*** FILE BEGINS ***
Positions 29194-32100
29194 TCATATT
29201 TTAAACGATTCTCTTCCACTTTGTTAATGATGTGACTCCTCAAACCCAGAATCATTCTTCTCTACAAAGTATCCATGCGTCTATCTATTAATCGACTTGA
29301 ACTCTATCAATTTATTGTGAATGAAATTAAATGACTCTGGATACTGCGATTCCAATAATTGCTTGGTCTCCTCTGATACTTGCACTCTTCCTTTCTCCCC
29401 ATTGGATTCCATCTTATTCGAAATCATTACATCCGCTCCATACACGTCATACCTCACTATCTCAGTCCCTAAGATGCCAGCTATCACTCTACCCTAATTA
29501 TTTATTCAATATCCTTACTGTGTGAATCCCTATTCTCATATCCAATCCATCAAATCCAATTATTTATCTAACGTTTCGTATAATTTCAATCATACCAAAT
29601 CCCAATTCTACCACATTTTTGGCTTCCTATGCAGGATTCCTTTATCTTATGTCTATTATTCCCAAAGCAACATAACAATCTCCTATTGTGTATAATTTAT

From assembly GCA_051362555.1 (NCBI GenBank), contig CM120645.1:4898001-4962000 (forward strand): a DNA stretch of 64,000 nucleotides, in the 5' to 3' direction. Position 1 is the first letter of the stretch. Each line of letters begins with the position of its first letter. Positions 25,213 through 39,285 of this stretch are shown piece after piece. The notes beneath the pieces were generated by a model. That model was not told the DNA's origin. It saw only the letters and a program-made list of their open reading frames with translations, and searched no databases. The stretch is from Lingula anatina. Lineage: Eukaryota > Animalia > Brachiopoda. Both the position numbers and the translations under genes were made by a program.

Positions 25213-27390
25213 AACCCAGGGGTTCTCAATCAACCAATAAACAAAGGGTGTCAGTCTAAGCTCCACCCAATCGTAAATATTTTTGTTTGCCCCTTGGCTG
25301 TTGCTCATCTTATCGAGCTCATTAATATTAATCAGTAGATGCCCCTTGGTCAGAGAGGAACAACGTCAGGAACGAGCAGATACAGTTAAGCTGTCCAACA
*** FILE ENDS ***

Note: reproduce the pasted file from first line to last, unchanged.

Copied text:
Positions 29194-32100
29194 TCATATT
29201 TTAAACGATTCTCTTCCACTTTGTTAATGATGTGACTCCTCAAACCCAGAATCATTCTTCTCTACAAAGTATCCATGCGTCTATCTATTAATCGACTTGA
29301 ACTCTATCAATTTATTGTGAATGAAATTAAATGACTCTGGATACTGCGATTCCAATAATTGCTTGGTCTCCTCTGATACTTGCACTCTTCCTTTCTCCCC
29401 ATTGGATTCCATCTTATTCGAAATCATTACATCCGCTCCATACACGTCATACCTCACTATCTCAGTCCCTAAGATGCCAGCTATCACTCTACCCTAATTA
29501 TTTATTCAATATCCTTACTGTGTGAATCCCTATTCTCATATCCAATCCATCAAATCCAATTATTTATCTAACGTTTCGTATAATTTCAATCATACCAAAT
29601 CCCAATTCTACCACATTTTTGGCTTCCTATGCAGGATTCCTTTATCTTATGTCTATTATTCCCAAAGCAACATAACAATCTCCTATTGTGTATAATTTAT

From assembly GCA_051362555.1 (NCBI GenBank), contig CM120645.1:4898001-4962000 (forward strand): a DNA stretch of 64,000 nucleotides, in the 5' to 3' direction. Position 1 is the first letter of the stretch. Each line of letters begins with the position of its first letter. Positions 25,213 through 39,285 of this stretch are shown piece after piece. The notes beneath the pieces were generated by a model. That model was not told the DNA's origin. It saw only the letters and a program-made list of their open reading frames with translations, and searched no databases. The stretch is from Lingula anatina. Lineage: Eukaryota > Animalia > Brachiopoda. Both the position numbers and the translations under genes were made by a program.

Positions 25213-27390
25213 AACCCAGGGGTTCTCAATCAACCAATAAACAAAGGGTGTCAGTCTAAGCTCCACCCAATCGTAAATATTTTTGTTTGCCCCTTGGCTG
25301 TTGCTCATCTTATCGAGCTCATTAATATTAATCAGTAGATGCCCCTTGGTCAGAGAGGAACAACGTCAGGAACGAGCAGATACAGTTAAGCTGTCCAACA